Free spaces for children and adolescents are important for teaching self-efficacy, interacting with peers, and being creative of their own volition, without pressure. Free spaces are defined as spaces not governed by any government or society regulations, where growing up is controlled or standardised as little as possible. The ability to make their own decisions regarding the complex options in such spaces empowers children and adolescents. Suitable locations and time frames are required depending on how these free spaces are to be used.
An increase in purpose-driven focuses, time constraints and assimilation for children and adolescents has meant less and less of a priority is being given to spaces designed for leisure and recreation. Many children and adolescents are critical of the fast speed and condensed nature of school curricula, and the lack of time and space available to do as they please. Decisions on the children’s and adolescents’ time management are not always made by the children and adolescents themselves; they are instead primarily made by parents and the schools.
The State Report lists many cultural options available to young people in their free time, and the diversity of options is highly appreciated; yet the report fails to properly see leisure services from the perspective of recreation and an ability to participate in society. Young people feel pressured to make the most of the recreational activities to improve their qualifications. According to the ‘Health Behaviour in School-aged Children’ study, the World Health Organisation (WHO) found that around 30 percent of children and adolescents in developed countries feel exhausted. The figures show that Article 31 of the UN Convention on the Rights of the Child does not adequately provide for the right to leisure, play and recreation.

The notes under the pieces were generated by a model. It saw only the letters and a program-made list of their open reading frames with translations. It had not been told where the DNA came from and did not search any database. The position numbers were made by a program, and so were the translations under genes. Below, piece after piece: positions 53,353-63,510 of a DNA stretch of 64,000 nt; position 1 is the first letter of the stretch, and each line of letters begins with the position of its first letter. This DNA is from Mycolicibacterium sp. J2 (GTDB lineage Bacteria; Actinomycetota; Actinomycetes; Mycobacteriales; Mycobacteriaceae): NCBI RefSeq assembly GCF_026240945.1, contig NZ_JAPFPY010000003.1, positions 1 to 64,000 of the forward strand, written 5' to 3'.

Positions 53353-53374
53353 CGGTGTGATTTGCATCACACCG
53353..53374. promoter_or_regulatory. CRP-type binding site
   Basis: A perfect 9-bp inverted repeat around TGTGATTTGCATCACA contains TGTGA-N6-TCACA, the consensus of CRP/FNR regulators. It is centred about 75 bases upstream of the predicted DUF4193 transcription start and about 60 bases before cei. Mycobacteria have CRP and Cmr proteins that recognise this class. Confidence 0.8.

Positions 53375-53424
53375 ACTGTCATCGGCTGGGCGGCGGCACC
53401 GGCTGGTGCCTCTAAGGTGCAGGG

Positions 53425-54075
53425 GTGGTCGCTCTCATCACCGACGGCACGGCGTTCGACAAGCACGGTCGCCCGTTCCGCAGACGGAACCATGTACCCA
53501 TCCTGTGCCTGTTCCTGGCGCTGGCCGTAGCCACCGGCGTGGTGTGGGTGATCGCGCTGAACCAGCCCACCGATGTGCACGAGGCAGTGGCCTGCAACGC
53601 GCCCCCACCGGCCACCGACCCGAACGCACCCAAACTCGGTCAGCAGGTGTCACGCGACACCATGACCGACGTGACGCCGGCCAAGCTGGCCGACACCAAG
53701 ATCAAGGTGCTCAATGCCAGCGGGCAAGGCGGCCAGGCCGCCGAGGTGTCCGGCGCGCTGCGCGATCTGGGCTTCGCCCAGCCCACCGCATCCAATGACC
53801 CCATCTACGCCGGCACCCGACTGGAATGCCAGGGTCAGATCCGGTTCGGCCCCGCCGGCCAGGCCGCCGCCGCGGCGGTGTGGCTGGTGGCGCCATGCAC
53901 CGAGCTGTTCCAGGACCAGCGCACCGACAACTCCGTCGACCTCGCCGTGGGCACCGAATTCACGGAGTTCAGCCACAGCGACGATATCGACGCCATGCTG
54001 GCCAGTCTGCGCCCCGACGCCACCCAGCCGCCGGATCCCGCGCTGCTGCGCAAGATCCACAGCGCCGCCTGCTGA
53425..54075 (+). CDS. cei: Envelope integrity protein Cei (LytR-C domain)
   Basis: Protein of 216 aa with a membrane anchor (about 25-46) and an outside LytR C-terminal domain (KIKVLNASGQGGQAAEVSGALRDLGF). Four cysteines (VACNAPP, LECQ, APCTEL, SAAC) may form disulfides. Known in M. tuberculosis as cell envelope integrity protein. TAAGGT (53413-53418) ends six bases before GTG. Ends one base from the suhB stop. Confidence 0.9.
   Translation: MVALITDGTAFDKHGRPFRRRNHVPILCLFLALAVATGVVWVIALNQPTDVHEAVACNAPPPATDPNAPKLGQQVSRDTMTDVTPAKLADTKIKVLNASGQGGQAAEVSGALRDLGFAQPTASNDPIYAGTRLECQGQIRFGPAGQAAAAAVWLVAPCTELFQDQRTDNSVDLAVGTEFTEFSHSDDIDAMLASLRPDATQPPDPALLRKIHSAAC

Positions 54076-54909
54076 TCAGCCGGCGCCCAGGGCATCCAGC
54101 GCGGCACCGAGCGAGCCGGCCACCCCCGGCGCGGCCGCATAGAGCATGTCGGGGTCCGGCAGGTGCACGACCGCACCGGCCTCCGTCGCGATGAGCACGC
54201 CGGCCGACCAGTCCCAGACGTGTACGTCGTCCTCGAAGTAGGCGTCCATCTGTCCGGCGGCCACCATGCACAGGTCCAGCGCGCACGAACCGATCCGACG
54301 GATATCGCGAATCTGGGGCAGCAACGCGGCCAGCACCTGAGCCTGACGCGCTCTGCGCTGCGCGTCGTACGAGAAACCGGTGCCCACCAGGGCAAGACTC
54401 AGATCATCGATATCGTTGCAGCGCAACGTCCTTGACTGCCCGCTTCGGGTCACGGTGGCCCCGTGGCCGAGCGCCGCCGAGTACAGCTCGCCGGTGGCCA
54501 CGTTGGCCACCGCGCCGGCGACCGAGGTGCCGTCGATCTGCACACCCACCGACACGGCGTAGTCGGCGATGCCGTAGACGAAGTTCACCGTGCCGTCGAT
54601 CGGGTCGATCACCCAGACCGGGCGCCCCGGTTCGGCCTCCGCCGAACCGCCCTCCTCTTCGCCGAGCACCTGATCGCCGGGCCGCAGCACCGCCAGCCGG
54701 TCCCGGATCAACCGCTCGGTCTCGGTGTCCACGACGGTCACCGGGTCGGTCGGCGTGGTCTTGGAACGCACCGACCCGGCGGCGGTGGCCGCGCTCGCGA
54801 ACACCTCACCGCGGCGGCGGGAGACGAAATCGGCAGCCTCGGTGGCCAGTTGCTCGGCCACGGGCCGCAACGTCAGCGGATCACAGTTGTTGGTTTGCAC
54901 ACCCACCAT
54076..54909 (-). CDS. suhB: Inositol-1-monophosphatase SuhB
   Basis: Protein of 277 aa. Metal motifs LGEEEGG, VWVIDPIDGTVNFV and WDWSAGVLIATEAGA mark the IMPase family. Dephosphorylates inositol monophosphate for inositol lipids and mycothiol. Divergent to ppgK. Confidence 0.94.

The expansion of full-day schooling at primary schools across Germany poses the risk of the children merely being supervised, or of extended lessons in the afternoon. Instead of these approaches, free, non-compulsory afternoon options with social youth workers must be developed to promote inclusion, self-determined involvement, and recreation.
The right to secure, attractive free spaces based on self-management is not a given; it must be enabled through mandatory municipal structures and frameworks. Article 31 of the UN Convention on the Rights of the Child includes the right to privacy in relation to intervention and access by others, as well as the right to not be forced to participate.
- The National Coalition Germany recommends that the UN Committee call on the German federal government to
- 120. More intensively involve young people in decision-making processes regarding the use of public spaces;
- 121. More intensively integrate the needs and perspectives of children and adolescents when developing full-day schools. This requires more flexible solutions, public services, and the option of not being obliged to participate every day. Full-day schooling is also possible outside school grounds at public youth-support facilities, and must provide enough time and space for self-management in general.